the body being complained about, reviewing papers or taking professional
advice, and some complaints were resolved without the need for
In 4,210 cases complaints were examined and it was found that
there was no evidence of maladministration or unremedied injustice,
or that the outcome sought by the complainant e.g. disciplinary
action against a clinician, was not achievable.
40. The Ombudsman told the Committee that many people
are satisfied with the service provided by that office:
] 90% of people whose complaints we investigated
were satisfied with our service overall. 70% of people whose complaints
we didn't investigate were happy with our service. The figures
and the numbers are there for the Committee if you want to look
41. Despite these positive statistics, the Committee
has heard significant concerns from patients and patient representatives
about the numbers of cases accepted for investigation:
Our biggest concern about the Ombudsman is that [
they take very, very small numbers of complainants, either as
official investigations or what they describe as intervention
where they don't investigate a complaint but they will contact
the trust. Combined, it is something like 2% to 3% of those people
that take their complaint to the Ombudsman. So we are talking
about thousands of people who have, for whatever reason, felt
that the response they received locally was not adequate, who
do not receive any kind of independent scrutiny of that response.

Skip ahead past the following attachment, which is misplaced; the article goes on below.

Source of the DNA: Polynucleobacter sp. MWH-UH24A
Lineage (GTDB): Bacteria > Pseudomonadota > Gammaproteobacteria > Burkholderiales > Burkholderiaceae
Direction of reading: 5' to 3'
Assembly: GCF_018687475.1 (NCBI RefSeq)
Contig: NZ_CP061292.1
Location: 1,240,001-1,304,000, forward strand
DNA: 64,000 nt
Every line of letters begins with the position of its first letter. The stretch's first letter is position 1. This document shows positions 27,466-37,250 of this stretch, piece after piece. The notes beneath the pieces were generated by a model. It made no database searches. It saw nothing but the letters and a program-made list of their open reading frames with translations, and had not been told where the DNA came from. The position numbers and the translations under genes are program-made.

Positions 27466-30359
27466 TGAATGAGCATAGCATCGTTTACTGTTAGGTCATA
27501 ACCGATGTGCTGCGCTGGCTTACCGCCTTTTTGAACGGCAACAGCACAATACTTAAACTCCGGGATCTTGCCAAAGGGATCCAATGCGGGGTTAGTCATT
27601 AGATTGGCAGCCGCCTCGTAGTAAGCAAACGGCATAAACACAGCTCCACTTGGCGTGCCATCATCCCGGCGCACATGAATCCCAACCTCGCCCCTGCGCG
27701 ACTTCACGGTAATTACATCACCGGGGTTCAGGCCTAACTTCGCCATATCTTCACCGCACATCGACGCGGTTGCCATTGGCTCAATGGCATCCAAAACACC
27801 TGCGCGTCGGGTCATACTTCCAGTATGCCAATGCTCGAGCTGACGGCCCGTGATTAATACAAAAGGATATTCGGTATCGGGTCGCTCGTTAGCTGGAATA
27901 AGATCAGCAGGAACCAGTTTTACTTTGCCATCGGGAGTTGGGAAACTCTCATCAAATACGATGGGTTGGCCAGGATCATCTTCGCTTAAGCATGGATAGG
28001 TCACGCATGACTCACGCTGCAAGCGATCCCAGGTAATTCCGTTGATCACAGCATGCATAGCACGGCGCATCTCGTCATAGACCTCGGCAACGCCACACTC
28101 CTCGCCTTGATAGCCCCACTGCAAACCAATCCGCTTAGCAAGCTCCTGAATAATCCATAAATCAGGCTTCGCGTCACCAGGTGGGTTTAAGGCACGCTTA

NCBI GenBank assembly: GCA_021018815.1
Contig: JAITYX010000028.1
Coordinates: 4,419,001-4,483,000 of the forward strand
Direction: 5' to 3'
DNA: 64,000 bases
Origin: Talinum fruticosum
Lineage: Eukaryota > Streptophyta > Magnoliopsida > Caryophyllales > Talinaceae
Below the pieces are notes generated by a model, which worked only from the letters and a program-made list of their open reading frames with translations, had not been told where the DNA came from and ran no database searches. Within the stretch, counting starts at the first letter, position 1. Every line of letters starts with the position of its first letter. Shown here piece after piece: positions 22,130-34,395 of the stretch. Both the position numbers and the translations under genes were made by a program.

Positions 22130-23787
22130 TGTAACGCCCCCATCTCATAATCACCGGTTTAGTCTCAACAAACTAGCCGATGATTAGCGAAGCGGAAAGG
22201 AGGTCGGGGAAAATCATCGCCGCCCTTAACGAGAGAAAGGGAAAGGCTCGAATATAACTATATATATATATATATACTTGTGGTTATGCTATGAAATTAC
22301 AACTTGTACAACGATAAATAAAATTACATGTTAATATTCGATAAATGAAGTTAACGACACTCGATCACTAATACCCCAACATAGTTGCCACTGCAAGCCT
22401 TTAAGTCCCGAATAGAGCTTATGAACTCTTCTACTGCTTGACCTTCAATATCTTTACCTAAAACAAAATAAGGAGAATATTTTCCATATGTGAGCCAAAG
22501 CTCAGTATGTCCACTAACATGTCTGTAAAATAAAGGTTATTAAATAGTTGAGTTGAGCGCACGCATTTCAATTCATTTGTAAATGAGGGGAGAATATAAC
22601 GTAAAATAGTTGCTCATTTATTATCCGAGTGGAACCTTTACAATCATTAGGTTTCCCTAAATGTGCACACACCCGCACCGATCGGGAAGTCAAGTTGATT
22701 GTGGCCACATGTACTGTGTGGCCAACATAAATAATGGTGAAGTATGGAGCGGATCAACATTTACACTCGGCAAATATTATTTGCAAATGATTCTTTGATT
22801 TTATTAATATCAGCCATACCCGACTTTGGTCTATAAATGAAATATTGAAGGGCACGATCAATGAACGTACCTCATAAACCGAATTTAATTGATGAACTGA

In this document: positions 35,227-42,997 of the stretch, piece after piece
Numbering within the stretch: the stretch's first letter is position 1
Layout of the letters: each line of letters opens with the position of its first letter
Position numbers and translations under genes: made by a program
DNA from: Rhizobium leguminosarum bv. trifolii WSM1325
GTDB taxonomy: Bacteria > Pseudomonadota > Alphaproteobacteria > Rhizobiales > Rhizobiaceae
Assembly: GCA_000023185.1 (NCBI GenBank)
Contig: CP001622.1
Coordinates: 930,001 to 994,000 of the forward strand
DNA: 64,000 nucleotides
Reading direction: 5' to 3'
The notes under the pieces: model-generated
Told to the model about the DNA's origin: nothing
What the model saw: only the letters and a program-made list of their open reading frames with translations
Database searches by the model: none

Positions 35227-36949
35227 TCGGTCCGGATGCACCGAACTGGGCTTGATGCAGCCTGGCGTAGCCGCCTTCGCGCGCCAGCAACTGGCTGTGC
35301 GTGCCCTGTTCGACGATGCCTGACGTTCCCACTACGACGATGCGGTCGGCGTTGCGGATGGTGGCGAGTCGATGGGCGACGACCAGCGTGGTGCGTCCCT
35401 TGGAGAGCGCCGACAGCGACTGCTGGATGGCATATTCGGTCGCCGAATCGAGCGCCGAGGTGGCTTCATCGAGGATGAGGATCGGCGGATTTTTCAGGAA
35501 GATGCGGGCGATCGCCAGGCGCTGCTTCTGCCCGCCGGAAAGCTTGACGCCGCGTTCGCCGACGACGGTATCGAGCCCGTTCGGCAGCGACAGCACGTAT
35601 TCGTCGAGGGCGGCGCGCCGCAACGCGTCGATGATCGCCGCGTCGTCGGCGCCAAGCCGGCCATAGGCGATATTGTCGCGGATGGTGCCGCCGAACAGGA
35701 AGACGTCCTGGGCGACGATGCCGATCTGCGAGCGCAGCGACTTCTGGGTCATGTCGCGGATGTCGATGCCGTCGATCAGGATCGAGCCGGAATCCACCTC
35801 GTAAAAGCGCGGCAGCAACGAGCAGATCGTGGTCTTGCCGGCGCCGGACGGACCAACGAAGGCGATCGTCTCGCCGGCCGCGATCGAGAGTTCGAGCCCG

In 98% of cases the Ombudsman doesn't investigate98%.
Less than 1.5% are ever investigated and this service costs us
£34 million per annum. It's wrong.
Action against Medical Accidents also expressed some
concerns about the numbers of complaints being independently investigated:
Bearing in mind that the Healthcare Commission had
dealt with 7,827 independent reviews in 2007-2008 these figures
would suggest that many people are being 'bounced' back to attempt
further local resolution with the NHS body they are complaining
about. Whilst we accept that in some circumstances this might
be appropriate, we are worried that in others it is not.
42. In her evidence the Ombudsman reported that her
department does a significant amount of informal work on improving
complaints handling in the NHS, including informal measures to
support resolution and in supporting people to make their complaints
to the right organisation at the right time. Although only 3%
of the complaints received by the Ombudsman were accepted for
formal investigation or intervention,
the evidence shows that a considerable minority of well-made complaints
were unofficially examined by the Ombudsman.
43. A majority of the complaints brought to the Ombudsman
each year are incorrectly made or have not been though local resolution.
The small number of cases accepted for formal investigation and
intervention each year disguises the fact that a considerable
amount of informal investigation takes place.
44. As previously mentioned, the final test applied
to whether a complaint is accepted for investigation by the Ombudsman
is that a "worthwhile outcome" could be achieved.
45. The Ombudsman told us that:
] the final one [test] is about whether we
could get what we would describe as a worthwhile outcome. Hopefully,
we would use more sensitive language than that when writing to
46. It is the point about a "worthwhile outcome"
that has arisen time and again during the inquiry. Several complainants
and organisations have told us that this terminology is often
used in letters to them, telling them that their case has been
closed by the Ombudsman:
In fact, they tactfully ignored any recommendation